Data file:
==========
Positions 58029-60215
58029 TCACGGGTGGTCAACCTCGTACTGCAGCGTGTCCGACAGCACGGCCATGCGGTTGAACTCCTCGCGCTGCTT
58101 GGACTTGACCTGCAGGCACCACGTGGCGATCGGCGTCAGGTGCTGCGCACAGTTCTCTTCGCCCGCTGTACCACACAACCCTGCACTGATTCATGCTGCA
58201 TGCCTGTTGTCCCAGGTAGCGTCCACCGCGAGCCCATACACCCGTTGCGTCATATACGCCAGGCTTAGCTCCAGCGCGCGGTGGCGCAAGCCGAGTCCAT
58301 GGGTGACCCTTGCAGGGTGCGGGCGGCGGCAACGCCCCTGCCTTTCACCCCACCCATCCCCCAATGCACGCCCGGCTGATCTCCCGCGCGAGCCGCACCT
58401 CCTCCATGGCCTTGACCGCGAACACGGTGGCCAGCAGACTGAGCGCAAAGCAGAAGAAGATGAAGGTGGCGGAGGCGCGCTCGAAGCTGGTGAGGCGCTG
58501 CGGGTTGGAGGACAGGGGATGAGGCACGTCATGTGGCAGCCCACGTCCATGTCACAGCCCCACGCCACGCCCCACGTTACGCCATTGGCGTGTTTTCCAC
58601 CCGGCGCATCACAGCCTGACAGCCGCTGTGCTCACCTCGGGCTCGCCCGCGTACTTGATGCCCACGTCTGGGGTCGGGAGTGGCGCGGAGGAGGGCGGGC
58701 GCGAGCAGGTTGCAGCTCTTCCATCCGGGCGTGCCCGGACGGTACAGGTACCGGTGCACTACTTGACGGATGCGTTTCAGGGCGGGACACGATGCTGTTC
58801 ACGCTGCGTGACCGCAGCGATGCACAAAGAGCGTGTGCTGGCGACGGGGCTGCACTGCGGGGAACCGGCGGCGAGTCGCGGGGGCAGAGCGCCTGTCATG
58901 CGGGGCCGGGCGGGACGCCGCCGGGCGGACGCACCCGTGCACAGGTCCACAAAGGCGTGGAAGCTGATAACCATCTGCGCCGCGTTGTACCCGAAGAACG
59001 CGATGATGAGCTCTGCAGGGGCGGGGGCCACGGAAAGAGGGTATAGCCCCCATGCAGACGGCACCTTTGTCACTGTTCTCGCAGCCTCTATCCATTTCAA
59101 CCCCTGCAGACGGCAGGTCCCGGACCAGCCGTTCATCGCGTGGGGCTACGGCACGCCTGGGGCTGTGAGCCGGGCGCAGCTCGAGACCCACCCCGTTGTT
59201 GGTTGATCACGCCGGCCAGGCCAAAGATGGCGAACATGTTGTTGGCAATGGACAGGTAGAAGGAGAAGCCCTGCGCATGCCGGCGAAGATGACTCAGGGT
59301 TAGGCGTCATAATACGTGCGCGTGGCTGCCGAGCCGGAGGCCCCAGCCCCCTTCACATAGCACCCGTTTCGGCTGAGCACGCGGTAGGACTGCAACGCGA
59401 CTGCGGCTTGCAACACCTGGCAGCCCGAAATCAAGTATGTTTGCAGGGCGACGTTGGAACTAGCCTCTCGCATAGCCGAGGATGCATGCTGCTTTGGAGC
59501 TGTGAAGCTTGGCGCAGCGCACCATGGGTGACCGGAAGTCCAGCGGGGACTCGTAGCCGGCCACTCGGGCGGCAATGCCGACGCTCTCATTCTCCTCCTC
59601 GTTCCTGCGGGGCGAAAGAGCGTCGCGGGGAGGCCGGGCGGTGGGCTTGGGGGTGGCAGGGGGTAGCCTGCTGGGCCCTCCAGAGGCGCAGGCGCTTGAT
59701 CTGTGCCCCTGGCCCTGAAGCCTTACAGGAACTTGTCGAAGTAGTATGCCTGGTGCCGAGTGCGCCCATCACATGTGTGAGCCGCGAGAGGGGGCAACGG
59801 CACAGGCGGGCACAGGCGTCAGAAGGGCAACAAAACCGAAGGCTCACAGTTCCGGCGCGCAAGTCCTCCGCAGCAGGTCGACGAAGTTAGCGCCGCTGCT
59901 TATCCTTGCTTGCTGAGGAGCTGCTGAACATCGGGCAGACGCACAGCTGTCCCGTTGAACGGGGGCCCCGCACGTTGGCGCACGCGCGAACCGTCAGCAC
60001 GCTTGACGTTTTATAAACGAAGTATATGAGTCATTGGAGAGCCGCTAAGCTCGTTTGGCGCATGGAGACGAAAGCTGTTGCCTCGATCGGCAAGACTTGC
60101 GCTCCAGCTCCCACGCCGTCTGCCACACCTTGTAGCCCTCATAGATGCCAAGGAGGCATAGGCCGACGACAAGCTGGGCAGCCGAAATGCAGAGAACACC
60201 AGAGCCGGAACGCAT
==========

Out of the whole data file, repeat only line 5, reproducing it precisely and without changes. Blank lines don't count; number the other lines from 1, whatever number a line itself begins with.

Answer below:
58301 GGGTGACCCTTGCAGGGTGCGGGCGGCGGCAACGCCCCTGCCTTTCACCCCACCCATCCCCCAATGCACGCCCGGCTGATCTCCCGCGCGAGCCGCACCT